The finite element concept and its history. Mathematical preliminaries (Equations of calculus describing physical phenomena, exact solutions and approximate solutions). Strong and weak formulations of a problem. The finite element method will be introduced as a tool for discretising continuum equations of physics describing a problem of interest in engineering. A number of common types of differential equations of interest primarily in civil and mechanical engineering will be presented and their applications discussed. The methods of FEM used to achieve discretisation (variational and Galerkin weighted residual approaches) will be introduced and demonstrated using problems described by Laplace and Poisson equations (this includes steady heat conduction, flow in porous media etc.).
L78 FEM for continuum elasticity problems and thermomechanics
Concepts developed in the previous lectures will be applied to continuum elasticity problems. The discretisation process will be described first for general 3D solids and then specialised to 2D idealisations of plane stress, plane strain and axial symmetry. This will be extended to show how thermomechanical effects may be accommodated in the formulations.
L9 Finite element method programming
Students will be introduced to a number of matlab based programmes for developing and solving finite element application problems in steady and transient heat conduction, plane stress and plane strain elasticity and thermomechanics problems. Introduction to programming project (as follows).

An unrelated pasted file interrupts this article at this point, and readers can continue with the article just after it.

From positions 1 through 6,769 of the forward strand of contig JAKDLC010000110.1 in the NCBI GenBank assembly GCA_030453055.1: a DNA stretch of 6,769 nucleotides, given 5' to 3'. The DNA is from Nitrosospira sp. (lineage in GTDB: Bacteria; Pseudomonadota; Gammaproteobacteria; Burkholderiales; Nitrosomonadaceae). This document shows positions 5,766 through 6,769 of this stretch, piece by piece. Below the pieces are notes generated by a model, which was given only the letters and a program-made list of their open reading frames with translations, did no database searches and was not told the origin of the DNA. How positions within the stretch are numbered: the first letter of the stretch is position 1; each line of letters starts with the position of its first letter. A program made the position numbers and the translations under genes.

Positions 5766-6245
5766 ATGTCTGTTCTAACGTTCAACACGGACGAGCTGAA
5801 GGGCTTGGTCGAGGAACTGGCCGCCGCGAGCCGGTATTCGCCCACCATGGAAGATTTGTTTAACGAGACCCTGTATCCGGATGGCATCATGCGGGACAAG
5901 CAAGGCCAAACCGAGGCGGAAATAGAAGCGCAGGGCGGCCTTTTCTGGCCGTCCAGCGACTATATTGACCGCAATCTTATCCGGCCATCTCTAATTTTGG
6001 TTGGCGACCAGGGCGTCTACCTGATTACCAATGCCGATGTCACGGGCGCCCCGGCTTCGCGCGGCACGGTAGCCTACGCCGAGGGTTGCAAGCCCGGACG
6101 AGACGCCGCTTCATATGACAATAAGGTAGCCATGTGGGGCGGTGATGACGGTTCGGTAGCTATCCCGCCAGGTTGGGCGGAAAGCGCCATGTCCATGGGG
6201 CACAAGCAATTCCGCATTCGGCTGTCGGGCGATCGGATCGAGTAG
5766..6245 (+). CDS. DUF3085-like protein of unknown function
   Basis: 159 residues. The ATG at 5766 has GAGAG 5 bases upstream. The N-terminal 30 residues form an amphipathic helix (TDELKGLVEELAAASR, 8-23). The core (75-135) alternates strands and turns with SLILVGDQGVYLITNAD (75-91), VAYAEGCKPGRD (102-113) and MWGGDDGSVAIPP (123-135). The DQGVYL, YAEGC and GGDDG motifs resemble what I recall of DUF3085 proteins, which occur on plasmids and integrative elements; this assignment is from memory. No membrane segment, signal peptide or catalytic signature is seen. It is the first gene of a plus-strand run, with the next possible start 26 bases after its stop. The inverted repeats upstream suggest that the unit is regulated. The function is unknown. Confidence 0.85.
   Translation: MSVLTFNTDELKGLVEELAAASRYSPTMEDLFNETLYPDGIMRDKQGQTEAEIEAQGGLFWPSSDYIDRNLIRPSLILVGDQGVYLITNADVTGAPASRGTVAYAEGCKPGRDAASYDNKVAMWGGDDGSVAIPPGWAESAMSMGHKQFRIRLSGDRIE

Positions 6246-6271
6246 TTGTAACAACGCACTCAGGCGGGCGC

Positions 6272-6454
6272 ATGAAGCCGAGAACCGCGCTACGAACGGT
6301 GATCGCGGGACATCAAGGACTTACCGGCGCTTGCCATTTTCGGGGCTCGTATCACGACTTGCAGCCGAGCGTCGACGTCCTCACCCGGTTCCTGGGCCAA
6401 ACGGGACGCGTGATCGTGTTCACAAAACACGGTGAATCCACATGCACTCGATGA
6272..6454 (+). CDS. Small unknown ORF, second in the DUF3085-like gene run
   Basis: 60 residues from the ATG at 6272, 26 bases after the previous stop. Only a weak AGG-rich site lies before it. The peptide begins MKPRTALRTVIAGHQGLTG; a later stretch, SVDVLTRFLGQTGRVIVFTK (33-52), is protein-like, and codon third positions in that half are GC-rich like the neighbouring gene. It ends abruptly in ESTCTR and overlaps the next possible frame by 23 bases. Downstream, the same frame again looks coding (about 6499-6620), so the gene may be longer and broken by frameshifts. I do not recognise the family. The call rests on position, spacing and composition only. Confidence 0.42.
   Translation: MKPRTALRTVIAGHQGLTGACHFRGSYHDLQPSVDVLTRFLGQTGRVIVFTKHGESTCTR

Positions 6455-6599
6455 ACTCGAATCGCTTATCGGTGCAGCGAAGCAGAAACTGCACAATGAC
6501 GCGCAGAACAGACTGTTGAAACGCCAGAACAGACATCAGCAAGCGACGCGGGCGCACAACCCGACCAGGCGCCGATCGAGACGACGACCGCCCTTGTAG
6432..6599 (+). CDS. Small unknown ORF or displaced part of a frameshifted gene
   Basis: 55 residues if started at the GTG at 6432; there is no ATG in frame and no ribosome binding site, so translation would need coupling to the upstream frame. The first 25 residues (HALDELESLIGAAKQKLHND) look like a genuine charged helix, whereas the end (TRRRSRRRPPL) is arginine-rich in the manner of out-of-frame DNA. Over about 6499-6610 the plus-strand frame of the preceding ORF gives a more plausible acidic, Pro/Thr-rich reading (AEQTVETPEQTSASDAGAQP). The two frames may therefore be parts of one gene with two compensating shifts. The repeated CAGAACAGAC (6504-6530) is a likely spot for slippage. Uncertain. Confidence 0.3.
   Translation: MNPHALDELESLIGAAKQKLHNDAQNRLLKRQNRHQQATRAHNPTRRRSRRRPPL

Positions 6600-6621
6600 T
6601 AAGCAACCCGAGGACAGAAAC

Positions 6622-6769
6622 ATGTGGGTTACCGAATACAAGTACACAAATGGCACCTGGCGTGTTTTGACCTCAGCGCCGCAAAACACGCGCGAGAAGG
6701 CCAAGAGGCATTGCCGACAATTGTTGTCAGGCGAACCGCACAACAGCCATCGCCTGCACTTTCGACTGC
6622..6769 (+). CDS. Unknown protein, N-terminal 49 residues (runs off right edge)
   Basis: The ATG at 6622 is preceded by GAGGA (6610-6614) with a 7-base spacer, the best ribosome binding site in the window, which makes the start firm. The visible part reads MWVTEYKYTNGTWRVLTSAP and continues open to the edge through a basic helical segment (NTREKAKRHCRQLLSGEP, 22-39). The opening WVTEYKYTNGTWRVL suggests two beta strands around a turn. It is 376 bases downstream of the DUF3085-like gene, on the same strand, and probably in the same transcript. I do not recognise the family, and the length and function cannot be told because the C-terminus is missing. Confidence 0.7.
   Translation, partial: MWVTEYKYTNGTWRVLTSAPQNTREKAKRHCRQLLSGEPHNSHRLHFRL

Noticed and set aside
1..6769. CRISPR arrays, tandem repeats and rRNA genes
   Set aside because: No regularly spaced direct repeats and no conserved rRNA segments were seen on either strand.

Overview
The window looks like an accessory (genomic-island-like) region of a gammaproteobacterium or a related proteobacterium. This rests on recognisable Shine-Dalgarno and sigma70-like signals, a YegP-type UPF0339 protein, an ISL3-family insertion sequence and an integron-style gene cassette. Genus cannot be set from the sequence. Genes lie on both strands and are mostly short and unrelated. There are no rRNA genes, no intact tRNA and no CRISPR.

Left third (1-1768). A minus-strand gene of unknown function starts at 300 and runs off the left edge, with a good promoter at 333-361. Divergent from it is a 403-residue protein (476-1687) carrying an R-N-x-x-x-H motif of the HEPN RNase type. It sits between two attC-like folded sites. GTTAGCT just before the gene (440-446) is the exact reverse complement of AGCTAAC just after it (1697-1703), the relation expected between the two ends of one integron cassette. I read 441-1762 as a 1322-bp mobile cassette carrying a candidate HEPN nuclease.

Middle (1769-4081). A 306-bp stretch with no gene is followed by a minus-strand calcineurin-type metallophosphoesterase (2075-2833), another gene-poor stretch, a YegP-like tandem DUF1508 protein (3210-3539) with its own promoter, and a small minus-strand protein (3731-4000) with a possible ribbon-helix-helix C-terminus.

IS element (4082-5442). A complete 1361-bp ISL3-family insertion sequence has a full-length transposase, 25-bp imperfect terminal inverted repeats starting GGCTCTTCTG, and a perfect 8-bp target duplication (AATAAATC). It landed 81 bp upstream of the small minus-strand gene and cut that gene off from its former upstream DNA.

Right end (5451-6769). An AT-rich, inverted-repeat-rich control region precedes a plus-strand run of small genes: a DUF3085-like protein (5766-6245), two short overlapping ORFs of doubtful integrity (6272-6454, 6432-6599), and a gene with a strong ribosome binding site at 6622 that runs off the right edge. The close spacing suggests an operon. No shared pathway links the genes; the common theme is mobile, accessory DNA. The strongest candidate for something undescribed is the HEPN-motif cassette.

Based on one (or more) of the Matlab programmes introduced in the lecture, a programming exercise will be set for the students as a project. The exercise will require the students to develop some part of the theory taught in the lectures of this course and implement the enhancement made to the theory into the program and then solve a practical problem using this modified programme. The solution of the problem will be checked against an independent calculation using ABAQUS. Students will be required to submit their theory enhancement work in a report which will need to contain appendices providing a listing of the programme changes and the results from solving the problem.
L1013 FEM for structural engineering idealisations
The specialist concepts and formulations required for structural engineering applications of FEM will be formally developed. Starting with a brief recap of 1D bars and beams and extending to plates and shells covering EulerBernoulli and Timoshenko beams and Kirchoff and MindlinReissner plates and shells including issues such as membrane and shear locking.
L1415 Introduction to time dependent problems
The complete Fourier equation for transient heat transfer will be introduced. Finite difference based approaches for solving transient field problems will be described (forward, backward and central difference methods). Implicit and explicit time integration and stability of various time integration schemes will be discussed. Equations time discretisation for structural dynamics and vibration problems.